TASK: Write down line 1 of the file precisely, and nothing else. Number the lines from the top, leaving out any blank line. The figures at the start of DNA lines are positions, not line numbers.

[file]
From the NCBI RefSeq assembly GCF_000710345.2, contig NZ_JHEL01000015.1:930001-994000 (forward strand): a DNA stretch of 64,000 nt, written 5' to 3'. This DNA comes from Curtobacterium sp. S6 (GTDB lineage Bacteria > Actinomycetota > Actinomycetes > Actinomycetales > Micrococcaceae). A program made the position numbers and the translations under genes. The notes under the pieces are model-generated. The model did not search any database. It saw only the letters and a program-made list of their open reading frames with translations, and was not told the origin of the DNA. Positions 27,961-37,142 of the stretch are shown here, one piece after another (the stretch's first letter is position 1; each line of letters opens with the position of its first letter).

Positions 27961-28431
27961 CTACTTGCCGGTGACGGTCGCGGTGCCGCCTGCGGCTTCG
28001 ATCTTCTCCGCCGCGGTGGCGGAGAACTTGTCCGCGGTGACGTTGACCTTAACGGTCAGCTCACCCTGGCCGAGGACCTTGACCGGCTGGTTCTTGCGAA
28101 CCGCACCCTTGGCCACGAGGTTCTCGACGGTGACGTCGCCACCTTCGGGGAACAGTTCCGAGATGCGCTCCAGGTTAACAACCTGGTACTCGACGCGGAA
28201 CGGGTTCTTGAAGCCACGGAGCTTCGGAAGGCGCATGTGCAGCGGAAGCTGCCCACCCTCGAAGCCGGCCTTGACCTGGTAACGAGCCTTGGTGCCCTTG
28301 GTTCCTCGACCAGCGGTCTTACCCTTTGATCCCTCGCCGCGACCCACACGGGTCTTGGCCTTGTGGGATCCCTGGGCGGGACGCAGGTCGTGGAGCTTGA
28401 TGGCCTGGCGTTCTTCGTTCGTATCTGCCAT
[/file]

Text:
From the NCBI RefSeq assembly GCF_000710345.2, contig NZ_JHEL01000015.1:930001-994000 (forward strand): a DNA stretch of 64,000 nt, written 5' to 3'. This DNA comes from Curtobacterium sp. S6 (GTDB lineage Bacteria > Actinomycetota > Actinomycetes > Actinomycetales > Micrococcaceae). A program made the position numbers and the translations under genes. The notes under the pieces are model-generated. The model did not search any database. It saw only the letters and a program-made list of their open reading frames with translations, and was not told the origin of the DNA. Positions 27,961-37,142 of the stretch are shown here, one piece after another (the stretch's first letter is position 1; each line of letters opens with the position of its first letter).